It'll never fly

Tattoos. They are expensive, painful and look sad when the skin starts to wrinkle.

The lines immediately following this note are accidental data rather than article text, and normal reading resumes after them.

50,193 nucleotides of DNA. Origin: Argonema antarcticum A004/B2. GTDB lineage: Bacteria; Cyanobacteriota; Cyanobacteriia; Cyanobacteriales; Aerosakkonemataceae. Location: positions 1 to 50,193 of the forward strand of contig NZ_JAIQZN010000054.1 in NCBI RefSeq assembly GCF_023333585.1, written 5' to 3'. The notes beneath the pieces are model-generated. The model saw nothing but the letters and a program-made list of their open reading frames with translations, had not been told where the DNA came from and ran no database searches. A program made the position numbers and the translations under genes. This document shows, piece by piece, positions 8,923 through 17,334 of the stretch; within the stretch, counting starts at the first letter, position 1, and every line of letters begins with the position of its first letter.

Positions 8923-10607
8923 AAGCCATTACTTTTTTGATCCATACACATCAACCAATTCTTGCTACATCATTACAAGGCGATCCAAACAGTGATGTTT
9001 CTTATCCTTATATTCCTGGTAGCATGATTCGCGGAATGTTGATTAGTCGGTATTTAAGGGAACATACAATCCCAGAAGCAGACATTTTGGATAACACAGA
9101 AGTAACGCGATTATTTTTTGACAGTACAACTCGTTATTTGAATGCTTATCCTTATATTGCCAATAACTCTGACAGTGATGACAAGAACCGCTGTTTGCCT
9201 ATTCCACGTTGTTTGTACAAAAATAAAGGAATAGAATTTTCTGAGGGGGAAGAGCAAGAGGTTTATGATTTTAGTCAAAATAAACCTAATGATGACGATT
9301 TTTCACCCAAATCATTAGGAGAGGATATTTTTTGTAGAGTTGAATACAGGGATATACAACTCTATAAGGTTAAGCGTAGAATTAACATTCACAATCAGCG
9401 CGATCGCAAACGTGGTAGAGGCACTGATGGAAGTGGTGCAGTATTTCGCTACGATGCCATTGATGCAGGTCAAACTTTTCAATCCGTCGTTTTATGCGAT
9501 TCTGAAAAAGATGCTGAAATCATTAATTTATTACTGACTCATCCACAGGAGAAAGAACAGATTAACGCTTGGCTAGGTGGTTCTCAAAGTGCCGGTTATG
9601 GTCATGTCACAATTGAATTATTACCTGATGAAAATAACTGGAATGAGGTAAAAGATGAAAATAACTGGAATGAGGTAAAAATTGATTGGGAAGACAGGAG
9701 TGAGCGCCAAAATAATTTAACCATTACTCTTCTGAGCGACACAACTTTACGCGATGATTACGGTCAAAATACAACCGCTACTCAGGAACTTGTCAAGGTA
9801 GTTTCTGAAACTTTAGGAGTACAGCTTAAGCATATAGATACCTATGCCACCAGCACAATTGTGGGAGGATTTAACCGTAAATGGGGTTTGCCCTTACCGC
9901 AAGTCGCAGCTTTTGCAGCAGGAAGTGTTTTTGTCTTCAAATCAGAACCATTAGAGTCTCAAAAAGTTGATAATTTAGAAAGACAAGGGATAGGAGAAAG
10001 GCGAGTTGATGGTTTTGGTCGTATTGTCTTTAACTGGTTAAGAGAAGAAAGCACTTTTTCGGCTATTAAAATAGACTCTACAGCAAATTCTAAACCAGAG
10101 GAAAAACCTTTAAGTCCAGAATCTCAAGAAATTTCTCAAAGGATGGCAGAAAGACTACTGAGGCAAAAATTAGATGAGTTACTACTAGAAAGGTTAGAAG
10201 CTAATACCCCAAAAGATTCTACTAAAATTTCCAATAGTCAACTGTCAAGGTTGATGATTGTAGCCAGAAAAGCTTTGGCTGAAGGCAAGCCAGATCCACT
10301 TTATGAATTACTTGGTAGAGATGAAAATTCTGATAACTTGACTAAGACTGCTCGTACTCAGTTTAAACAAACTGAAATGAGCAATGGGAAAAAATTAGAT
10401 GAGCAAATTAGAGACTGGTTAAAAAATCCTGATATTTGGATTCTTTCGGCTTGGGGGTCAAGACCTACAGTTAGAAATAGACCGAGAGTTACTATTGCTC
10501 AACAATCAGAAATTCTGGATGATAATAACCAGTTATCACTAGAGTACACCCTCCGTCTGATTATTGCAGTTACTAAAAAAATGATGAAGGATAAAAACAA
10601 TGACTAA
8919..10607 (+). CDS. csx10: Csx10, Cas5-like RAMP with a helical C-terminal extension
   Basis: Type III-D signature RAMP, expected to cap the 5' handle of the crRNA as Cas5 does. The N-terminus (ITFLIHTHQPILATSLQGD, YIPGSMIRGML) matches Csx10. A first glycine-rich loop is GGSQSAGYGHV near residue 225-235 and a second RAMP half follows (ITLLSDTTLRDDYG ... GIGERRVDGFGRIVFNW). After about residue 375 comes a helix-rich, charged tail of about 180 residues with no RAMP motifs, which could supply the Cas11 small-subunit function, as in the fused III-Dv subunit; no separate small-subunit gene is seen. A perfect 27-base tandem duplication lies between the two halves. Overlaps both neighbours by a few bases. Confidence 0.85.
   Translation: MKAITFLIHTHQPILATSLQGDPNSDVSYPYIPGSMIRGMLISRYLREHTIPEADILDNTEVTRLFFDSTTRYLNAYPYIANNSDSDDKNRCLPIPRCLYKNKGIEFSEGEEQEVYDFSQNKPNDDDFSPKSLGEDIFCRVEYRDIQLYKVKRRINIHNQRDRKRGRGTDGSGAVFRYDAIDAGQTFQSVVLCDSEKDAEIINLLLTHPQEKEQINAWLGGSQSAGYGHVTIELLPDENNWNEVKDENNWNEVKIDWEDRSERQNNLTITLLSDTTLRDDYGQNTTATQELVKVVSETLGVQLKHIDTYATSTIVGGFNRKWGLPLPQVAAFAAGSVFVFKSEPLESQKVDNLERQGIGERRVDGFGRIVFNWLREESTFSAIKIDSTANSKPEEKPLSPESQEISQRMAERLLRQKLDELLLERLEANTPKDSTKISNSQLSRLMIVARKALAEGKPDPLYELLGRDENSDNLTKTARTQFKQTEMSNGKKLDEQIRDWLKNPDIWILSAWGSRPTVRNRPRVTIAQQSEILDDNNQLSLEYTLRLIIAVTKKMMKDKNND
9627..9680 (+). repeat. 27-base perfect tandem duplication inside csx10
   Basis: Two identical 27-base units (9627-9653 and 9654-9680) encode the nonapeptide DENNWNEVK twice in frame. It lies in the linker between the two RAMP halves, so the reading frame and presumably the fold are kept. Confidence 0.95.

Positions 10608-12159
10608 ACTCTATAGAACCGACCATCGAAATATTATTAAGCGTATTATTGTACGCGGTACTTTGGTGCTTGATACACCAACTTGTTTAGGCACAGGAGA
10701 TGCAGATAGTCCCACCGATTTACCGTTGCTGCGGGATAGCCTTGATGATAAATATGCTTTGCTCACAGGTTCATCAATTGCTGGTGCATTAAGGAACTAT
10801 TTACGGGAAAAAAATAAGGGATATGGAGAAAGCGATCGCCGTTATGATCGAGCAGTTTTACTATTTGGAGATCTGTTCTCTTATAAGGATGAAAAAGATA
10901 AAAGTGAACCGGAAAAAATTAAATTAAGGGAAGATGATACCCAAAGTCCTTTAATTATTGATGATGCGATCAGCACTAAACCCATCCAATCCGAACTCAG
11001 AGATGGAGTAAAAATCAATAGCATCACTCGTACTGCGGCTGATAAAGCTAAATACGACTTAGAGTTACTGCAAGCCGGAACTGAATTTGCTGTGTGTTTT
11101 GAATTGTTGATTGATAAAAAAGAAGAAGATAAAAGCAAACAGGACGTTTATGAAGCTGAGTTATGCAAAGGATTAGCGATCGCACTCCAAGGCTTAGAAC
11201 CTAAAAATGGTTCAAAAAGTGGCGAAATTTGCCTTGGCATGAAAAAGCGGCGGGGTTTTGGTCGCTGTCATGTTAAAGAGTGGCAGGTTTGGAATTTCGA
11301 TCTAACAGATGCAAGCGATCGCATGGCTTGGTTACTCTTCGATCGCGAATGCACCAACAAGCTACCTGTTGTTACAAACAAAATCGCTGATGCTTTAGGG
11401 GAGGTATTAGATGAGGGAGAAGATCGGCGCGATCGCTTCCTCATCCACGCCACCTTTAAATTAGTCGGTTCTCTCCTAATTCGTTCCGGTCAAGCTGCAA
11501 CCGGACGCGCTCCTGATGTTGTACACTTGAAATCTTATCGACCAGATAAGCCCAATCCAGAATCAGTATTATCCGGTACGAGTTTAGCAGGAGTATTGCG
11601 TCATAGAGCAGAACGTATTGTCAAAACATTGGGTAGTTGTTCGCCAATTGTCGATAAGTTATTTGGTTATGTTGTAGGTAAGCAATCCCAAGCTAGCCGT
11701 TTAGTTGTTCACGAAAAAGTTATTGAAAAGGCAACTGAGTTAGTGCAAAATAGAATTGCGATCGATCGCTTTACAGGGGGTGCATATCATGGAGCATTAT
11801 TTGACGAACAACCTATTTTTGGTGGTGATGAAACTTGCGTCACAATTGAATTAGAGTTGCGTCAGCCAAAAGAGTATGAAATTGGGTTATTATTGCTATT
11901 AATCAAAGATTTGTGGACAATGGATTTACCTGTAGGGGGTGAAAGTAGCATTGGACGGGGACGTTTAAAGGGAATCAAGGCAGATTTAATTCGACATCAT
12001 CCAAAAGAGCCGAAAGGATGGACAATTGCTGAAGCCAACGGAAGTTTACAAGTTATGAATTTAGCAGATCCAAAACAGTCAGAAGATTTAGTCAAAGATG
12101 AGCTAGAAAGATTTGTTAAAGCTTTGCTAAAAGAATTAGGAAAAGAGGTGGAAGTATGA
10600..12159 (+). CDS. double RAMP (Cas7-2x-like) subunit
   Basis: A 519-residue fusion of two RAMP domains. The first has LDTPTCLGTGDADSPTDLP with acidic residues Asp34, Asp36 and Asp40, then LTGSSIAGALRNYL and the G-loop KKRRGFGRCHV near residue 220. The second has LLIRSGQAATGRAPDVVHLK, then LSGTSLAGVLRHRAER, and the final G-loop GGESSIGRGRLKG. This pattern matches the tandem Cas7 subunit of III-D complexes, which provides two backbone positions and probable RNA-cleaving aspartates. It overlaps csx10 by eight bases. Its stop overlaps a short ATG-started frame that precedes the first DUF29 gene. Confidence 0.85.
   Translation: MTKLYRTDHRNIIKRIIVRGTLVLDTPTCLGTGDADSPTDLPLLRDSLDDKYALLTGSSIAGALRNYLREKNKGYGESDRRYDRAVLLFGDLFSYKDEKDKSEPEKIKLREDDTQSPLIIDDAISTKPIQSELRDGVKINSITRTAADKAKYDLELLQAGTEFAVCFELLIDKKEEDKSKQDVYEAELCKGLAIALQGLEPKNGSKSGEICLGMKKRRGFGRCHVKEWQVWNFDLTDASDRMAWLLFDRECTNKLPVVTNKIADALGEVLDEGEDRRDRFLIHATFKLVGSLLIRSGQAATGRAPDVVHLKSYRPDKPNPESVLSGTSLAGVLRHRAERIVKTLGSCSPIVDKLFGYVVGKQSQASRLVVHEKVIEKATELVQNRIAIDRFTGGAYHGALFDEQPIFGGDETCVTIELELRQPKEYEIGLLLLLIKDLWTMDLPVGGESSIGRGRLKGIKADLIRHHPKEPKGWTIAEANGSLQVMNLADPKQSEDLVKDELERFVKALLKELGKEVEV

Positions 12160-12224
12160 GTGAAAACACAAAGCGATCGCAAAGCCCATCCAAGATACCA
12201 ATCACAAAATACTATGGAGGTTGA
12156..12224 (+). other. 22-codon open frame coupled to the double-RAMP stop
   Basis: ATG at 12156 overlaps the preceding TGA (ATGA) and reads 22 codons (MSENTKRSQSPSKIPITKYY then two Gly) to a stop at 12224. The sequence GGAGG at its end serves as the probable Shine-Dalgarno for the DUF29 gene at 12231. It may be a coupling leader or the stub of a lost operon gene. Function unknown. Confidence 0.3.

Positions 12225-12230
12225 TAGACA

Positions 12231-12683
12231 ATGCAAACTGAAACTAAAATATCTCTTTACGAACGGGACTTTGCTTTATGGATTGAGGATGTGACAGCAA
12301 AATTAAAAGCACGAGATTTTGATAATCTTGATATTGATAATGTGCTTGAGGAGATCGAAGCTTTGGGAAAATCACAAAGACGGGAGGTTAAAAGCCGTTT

They are expensive, painful and look sad when the skin starts to wrinkle. Given that the tattooee may one day swap the biker's jacket for a Paul Smith suit, getting a winged cross on your neck seems unwise. Research shows that 75% of people who acquire a tattoo come to regret it. You can spend upwards of £200 to mark your love for someone, and then £1,500 and 20 hours under a laser to pretend they never existed. But the tattooist has always had a market. Both King Harold and Archduke Franz Ferdinand went under the needle, and Caesar wrote: 'The Britons covered themselves with woad, which produces a blue coloration... in this manner they are frightful to look upon in battle.' But the art form has now emerged from the dark ages, when MUM, DAD and anchors were scratched into the forearms of sailors (see Popeye cartoons), and its renaissance has left an indelible mark on mainstream flesh. Twenty years ago, there were just 100 tattoo parlours in Britain; now it's 1,500. Whereas counter-culture heroes like Sid Vicious once tempted teenagers into disfigurement, it's now vacuous celebs like Britney Spears and Robbie Williams, and a pretty tattoo on the small of the back is the uniform of young females. With the UK industry now unionised, it's getting respectable. But think twice before doing a Beckham. Unlike Goldenballs, some of us are sackable.

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